The artificial dust-up between John Edwards, Hillary Clinton and Barack Obama over the actual dust-up between Hillary and Barack is both amusing and annoying. Probably due to their laziness, the mainstream media conspired to allow Edwards to inject himself into the story, which -- originally -- had nothing to do with him.
The story began when Clinton called Obama "irresponsible" and "naive" for saying that, as president, he would be willing to meet with leaders of Iran, Cuba, North Korea, Venezuela and Syria without preconditions.
Clinton said she wouldn't risk allowing these dictators to use her as a propaganda dupe. (One wonders where Hillary was when House Majority Leader Nancy Pelosi served as propaganda dupe for Syrian President Bashar Assad -- not to mention grossly undermined the commander in chief.)
The media ooh'ed and ah'ed as if it was daring for Hillary even to take issue with Obama. Obama, who has made a big deal of holding himself out as a uniter, not a divider, lashed back with an impressively divisive rejoinder, tagging Hillary as "Bush-Cheney lite."
The great conciliator, Obama, held his ground in a conference call with reporters, insisting Clinton should explain how attaching conditions to meetings with foreign leaders would differ from Bush's approach to diplomacy.
Clinton shot back, through a spokesman, that an experienced president doesn't set out those kinds of hypotheticals, by which Hillary presumably meant to reinforce her point that she, not young Barack, was seasoned and presidential. (It will be interesting to see how Hillary explains away these comments if and when she chooses the charismatic, but young, inexperienced, irresponsible and nave Obama as her running mate.)
Excuse the aside, but have you ever noticed how often, when Hillary gets cornered with a tough question, she refuses to answer on the grounds that she doesn't do hypotheticals, which is monumentally absurd, since everything she would consider doing, as president, is hypothetical, by definition? Then again, "hypothetical" has five syllables, and her frequent use of the word definitely contributes to her image as the smartest woman in the world.Returning to the story, we next see the forced entrance of Johnny Edwards on to the stage, reminiscent of the little boy in the classroom frantically waving his hand in the air and yelling, "me, "me," to get the teacher's attention.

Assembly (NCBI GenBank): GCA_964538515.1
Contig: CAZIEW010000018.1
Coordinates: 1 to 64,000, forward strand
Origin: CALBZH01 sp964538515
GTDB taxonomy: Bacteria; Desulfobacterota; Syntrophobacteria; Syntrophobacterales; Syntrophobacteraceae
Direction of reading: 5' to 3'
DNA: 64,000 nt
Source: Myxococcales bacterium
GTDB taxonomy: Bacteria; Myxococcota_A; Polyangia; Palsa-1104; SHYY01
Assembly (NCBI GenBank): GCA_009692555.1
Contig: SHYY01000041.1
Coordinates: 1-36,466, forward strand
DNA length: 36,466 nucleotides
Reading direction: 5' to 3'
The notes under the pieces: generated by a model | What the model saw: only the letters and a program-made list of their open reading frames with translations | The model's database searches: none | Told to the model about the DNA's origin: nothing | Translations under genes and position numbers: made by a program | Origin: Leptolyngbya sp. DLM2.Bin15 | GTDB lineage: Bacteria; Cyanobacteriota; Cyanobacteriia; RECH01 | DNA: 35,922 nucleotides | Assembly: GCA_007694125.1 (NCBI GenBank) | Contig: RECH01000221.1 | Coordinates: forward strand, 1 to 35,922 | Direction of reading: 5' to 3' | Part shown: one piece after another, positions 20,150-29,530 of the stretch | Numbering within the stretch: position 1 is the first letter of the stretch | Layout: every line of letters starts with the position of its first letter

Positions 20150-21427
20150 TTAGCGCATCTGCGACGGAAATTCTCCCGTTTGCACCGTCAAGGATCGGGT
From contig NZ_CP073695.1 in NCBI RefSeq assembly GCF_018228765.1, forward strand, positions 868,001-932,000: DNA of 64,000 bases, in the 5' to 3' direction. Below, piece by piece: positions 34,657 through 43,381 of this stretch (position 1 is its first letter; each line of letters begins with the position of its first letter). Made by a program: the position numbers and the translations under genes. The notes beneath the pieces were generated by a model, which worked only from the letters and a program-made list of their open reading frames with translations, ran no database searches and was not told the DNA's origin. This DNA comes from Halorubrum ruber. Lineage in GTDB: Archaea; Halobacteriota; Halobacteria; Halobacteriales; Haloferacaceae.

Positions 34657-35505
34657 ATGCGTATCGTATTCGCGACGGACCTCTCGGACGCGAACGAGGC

Edwards scolded Hillary and Obama for arguing over meeting with foreign leaders, as if to say, "I am the great uniter; Barack is just a pretender." Edwards said, "If you're looking for what's wrong in Washington, why the system is broken (this is a) perfect example. "We've had two good people who spent their time attacking each other, instead of attacking the problems that this country has faced."
Edwards' statement says much more about Edwards than it does Clinton or Obama. In the first place, I'm tired of people like Edwards, who don't seem that enamored with our system of government or the free market economy that accompanies it, calling our system broken.
Nothing could better demonstrate the healthy state of our political system than rival candidates debating each other on substantive issues. The system was never designed to eliminate conflict, as evidenced by the Framers' intentionally dividing governmental power between federal and state governments and placing federal power in three competing branches.
It's doubtful that Edwards believes that, but if he does, he's even less qualified for president than I thought. Edwards just wants to be part of the story and is using this bogus call to harmony as a cynical ploy to make himself look superior, conciliatory and above the fray. Interestingly, in the very process of holding himself out as Mahatma Ghandi, Edwards was sniping at the other two candidates. Just amazing.
Perhaps Edwards could share with the class how he would reconcile the two quite contradictory positions of Clinton and Obama on the foreign leader issue or whether he thinks it would just be better not to discuss it, lest we create an appearance of disharmony.
Better yet, perhaps all three, together or separately, harmoniously or acrimoniously, could tell us what might happen if we follow their more or less unified and harmonious recommendation that we withdraw our forces precipitously from Iraq. Is that an important enough issue to discuss? Please raise your hand, John.